Treatable causes of hearing loss

If you have an infection that isn’t going away on its own, your GP may prescribe antibiotics to help get rid of it.

If your hearing loss is caused by a build-up of earwax, your doctor will recommend removing it. You may also need earwax removed if it’s preventing your doctor from examining your ear properly. You may be able to have this done at your GP practice or at a local clinic. A doctor or nurse may remove earwax by:

  • irrigation (flushing your ear with warm water)
  • microsuction (having the wax sucked out)
  • using a probe to manually remove it

Sometimes there might be an underlying cause of your hearing loss that can be corrected with surgery. For instance, if your child has glue ear, your doctor may recommend surgery to relieve pressure in their ear. They can also insert tiny tubes called grommets. You can also have surgery to remove growths, such as a cholesteatoma or acoustic neuroma. Otosclerosis can also be treated with surgery, to remove part of the bone in your middle ear.

Devices to help with permanent hearing loss

If there’s no cure for your hearing loss, your audiologist will talk to you about the different devices available that can help you hear better. These include the following.

Hearing aids

Hearing aids pick up sounds around you, make them louder, and direct them into your ear. They won’t restore your normal hearing, but they can improve your hearing – especially if you wear them in both ears.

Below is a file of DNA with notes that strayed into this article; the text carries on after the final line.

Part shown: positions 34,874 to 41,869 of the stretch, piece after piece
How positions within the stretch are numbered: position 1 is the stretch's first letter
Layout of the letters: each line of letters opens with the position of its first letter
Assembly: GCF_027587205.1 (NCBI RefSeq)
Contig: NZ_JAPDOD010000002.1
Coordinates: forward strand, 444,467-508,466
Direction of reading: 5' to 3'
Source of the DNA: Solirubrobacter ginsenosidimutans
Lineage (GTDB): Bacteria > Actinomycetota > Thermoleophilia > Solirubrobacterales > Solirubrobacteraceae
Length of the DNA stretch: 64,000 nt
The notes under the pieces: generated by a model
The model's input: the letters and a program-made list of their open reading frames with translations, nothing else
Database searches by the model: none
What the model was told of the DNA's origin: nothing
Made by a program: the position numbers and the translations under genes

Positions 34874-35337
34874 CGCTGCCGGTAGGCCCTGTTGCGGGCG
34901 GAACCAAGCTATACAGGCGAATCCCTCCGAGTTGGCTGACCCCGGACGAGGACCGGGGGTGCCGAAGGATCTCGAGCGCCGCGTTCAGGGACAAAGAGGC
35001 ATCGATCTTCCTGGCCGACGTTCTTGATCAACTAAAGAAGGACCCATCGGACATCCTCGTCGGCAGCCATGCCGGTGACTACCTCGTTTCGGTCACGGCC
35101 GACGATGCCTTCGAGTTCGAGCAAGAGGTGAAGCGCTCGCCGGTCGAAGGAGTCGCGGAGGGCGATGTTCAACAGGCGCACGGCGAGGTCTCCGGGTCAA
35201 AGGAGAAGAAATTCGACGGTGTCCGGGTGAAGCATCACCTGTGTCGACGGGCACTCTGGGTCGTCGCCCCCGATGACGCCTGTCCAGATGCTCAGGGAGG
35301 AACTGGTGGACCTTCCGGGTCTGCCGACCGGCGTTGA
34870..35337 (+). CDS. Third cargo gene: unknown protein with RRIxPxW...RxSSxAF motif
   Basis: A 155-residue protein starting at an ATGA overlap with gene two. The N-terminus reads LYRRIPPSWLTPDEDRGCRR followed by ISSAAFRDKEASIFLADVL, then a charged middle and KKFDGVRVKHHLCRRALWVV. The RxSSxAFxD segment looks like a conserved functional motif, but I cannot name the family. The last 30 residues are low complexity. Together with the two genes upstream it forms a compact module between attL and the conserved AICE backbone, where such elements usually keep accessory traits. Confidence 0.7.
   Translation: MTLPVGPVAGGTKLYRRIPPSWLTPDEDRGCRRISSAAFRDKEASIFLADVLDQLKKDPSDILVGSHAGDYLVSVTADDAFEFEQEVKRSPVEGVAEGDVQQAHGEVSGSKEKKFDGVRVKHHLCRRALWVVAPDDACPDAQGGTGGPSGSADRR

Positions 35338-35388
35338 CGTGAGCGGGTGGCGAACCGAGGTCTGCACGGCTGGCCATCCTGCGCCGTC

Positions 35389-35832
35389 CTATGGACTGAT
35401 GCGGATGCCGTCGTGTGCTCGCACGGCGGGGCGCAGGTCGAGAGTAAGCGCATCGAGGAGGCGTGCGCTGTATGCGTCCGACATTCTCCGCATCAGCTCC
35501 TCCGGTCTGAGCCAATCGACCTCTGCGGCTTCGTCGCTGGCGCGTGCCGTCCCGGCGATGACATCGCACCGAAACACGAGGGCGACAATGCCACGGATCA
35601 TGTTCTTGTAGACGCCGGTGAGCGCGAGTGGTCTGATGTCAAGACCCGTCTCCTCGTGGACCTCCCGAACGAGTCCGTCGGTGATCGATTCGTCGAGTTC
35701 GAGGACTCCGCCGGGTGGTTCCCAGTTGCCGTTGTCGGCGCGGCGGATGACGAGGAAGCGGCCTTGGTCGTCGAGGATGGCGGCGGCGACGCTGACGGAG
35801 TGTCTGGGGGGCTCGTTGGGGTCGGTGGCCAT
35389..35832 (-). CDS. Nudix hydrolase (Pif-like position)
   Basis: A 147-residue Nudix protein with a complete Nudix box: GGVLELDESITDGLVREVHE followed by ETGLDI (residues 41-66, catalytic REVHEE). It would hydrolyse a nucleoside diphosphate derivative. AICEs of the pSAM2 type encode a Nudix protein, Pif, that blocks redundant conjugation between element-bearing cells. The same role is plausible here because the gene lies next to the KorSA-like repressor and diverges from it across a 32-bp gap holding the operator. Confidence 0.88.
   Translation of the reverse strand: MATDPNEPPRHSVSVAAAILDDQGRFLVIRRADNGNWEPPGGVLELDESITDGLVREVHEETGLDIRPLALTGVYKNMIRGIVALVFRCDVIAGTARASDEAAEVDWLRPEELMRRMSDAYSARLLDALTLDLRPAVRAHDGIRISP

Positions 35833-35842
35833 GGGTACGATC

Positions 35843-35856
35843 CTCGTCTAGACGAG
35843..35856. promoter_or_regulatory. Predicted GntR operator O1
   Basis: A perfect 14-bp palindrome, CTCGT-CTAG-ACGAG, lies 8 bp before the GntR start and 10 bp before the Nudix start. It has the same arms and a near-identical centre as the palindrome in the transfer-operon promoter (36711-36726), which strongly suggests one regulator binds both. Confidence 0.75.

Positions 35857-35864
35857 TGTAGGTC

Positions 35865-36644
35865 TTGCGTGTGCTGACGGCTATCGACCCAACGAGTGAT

There are many different types of hearing aids available, including ones that sit in your ear and ones that sit behind it. Most hearing aids are digital nowadays. They can be programmed to you and give a clearer sound than old analogue ones. Your audiologist can advise you on which types are best for you.

It can take a bit of getting used to wearing hearing aids, so be prepared to give it some time. Your audiologist will tell you what to expect and help you adjust to wearing one.

Implants

Your doctor may suggest an implant if you can’t wear a hearing aid for some reason, or you’re getting little or no benefit from them. There are different types of implant, including the following.

  • Cochlear implants. This device turns sounds into electrical signals, which directly stimulates your auditory nerve. This gives you the sensation of hearing. One part of the device is worn behind your ear, outside of your head, while the other part is surgically implanted under the skin. Electrodes are also inserted into a part of your inner ear called your cochlea.
  • Bone-anchored hearing aids. These pick up sounds and transmit them as vibrations through your skull bone and to your cochlea. This then sends signals onto your brain as normal. A bone-anchored hearing aid has two parts. There’s either a magnet or small screw implanted under your skin. You then have a processor with microphone, worn outside your head.